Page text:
Sorting out the metrics and efficiencies of a complex healthcare system Editor’s note: The following is an edited excerpt of the transcript of a May 25 editorial webcast, “Staying Productive” conducted by Modern Healthcare. The panelists were Peter Knox,
Joe Carlson: Peter, how does staff respond when you introduce concepts like trying to measure cost-to-produce and units-of-patient-careper-day? Are folks receptive to that?
Peter Knox: They are, and I think that this is balanced with a strategy around developing a passionate team. We’ve found that people are—many times in healthcare today—frustrated with their work and with their work environment, the inefficiency of their work, with being able to really focus on what’s important in the work, the patients or someone who is serving the patients. So when we engage, we’re engaging in a dialogue around, again, the quality of work. We’re engaging in a conversation that’s much broader in trying to involve people in trying to understand work and create better solutions to the work. So we found that people are very receptive to creating a better work environment for themselves.
Carlson: Dave, do you have specific metrics that are used to measure nurse productivity and other measures related to that?
Dave Regan: There’s all kinds of metrics that are used, and one of the things that Kaiser is explicit about and we agree with, is a part of the culture of most affordable and best service, is a culture of continuous improvement and data on everything. Whether it’s the housekeeping department and how much of an area has to be cleaned in a given day to how long it takes for nurses or other caregivers to respond to certain types of situations. There really is an amazing amount of data, and it’s enhanced because of the nature of Kaiser’s model that because it’s a unique model with a closed system you get a set of longitudinal data that might not be available in other settings. … There is always a desire to know what the facts are, what’s the data we have, how do we assemble it and how to we think about it.
Carlson: Bill, a similar question for you: Is there a standard industrywide measure of hospital productivity or are there new measures that are being considered or that Iowa Health is looking at?
William Leaver: I think we try to look at how many hours are required to produce whatever unit of service we’re measuring, and those are pretty standard. You’re looking at that across—whether it’s a nursing unit, your pharmacy or your radiology—but I think our focus, much to Dave’s point about his experience at Kaiser, is really now about shifting toward looking at … the care of the patient over a long period of time … But eventually we’re going to migrate to looking at how well did we take care of our diabetics over the year and did we keep them out of expensive settings like hospitals and so forth? So I think our measure of productivity is going to shift pretty dramatically over time and what we focus on will shift as well.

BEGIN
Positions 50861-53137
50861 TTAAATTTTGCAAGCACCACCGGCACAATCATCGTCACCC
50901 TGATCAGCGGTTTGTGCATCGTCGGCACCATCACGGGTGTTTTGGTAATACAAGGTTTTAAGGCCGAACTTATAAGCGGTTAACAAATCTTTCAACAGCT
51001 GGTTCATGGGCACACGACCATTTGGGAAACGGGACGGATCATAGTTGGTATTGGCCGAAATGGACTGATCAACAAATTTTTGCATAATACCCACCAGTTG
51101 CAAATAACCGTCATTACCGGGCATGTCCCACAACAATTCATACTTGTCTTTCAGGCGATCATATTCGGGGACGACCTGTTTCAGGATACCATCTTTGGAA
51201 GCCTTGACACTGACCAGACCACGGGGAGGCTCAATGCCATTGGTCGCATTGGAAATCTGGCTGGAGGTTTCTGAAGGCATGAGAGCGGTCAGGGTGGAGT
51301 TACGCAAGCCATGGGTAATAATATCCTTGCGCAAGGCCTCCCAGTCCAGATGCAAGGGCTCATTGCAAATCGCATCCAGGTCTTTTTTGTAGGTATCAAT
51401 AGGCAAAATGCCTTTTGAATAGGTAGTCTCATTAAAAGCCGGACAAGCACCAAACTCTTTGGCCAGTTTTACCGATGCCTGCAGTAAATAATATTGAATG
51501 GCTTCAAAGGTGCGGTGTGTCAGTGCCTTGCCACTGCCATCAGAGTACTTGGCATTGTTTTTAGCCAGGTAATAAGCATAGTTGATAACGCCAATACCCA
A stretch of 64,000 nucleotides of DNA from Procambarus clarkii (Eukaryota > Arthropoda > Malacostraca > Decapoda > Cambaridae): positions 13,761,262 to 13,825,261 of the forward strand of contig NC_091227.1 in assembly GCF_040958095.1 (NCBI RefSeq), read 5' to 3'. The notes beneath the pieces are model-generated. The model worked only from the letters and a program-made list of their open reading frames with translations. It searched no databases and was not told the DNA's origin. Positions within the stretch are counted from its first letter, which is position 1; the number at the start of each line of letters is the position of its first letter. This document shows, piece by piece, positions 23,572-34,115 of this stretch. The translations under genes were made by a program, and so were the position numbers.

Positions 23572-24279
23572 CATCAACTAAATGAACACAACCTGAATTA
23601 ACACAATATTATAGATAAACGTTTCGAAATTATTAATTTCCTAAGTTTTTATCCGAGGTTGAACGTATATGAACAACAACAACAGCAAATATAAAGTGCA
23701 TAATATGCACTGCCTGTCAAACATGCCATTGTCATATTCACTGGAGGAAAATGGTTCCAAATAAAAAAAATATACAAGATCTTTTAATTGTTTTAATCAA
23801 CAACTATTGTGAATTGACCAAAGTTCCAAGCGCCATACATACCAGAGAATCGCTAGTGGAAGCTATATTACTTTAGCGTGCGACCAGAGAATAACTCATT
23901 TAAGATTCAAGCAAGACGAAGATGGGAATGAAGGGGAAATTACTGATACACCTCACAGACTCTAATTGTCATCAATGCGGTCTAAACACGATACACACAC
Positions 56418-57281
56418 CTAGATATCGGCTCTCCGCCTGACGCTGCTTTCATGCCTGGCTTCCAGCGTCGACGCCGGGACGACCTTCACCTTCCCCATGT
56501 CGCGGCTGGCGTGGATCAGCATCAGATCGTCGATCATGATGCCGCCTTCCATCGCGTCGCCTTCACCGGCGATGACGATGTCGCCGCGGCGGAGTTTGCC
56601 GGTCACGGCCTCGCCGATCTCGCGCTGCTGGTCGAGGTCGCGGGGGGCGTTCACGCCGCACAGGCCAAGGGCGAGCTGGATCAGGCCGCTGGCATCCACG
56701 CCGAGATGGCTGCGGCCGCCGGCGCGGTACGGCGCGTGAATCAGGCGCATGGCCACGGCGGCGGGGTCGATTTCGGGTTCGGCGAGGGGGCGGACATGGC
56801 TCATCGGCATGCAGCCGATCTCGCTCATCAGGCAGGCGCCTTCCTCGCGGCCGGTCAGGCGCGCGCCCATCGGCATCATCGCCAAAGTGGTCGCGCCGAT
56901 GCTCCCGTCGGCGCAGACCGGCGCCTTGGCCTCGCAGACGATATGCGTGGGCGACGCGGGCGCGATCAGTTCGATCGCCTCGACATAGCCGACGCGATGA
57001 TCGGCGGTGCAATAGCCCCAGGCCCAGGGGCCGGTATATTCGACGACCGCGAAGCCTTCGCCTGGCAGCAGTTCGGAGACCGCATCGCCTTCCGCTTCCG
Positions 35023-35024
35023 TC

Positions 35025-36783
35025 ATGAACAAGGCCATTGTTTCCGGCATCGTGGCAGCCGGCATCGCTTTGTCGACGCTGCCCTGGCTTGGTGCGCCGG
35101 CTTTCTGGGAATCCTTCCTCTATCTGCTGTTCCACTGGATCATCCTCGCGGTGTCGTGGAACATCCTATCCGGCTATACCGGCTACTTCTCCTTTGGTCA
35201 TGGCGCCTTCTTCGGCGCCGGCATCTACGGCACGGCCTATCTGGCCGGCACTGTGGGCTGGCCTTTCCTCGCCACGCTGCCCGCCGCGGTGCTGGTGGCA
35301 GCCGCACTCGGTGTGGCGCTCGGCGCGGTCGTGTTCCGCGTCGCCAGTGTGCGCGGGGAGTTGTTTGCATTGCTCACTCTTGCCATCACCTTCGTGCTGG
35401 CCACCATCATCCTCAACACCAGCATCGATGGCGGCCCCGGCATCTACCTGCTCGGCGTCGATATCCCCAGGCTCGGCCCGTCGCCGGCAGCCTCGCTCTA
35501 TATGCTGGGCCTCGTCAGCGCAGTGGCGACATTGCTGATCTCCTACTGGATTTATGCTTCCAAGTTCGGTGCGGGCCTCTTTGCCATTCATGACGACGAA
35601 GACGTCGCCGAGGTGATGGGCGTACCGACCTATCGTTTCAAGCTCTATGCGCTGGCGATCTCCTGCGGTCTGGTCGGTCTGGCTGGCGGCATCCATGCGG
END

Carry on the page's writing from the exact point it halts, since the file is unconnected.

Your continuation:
Knox: One of the things that I’m involved with at IHI, I’m lead faculty for a program called Impact in Cost and Quality, and we have 42 organizations right now that are engaged with us in a yearlong initiative to really reduce costs— improve quality and reduce costs. And when you asked the question: Is there a standard indicator, measure across healthcare today on productivity, I think the answer would be no. Even, I think, health systems and hospitals are in different places in terms of their capability to measure things and when we try to come up with a single indicator in this initiative, it was very difficult. In fact, we couldn’t do it. That would be the goal, much like we have consistent, standardized quality measures that are well-recognized. But we’re not there yet.
Carlson: What technologies have had the biggest impacts, do you think, on productivity?
Knox: I think we have some serious concerns about information technology and how people are approaching it. I sincerely believe that it needs to start with redesign. Work and care redesign. And then we looked at how IT is supporting that and can support it.
Carlson: If cost was not a factor, do you think it’s possible for healthcare providers to have a perfect record on quality?
Regan: I think the answer is no just because you’re just dealing with a huge universe of people, and I think the optimum thing is how do you reduce bad outcomes in every area to a very low rate? And I guess if that’s perfect, then I would suggest that you can do it.
Leaver: I would echo that and add that I really think we need to focus more on population health and think about our patients over a long period of time, become much more patient-centered. <<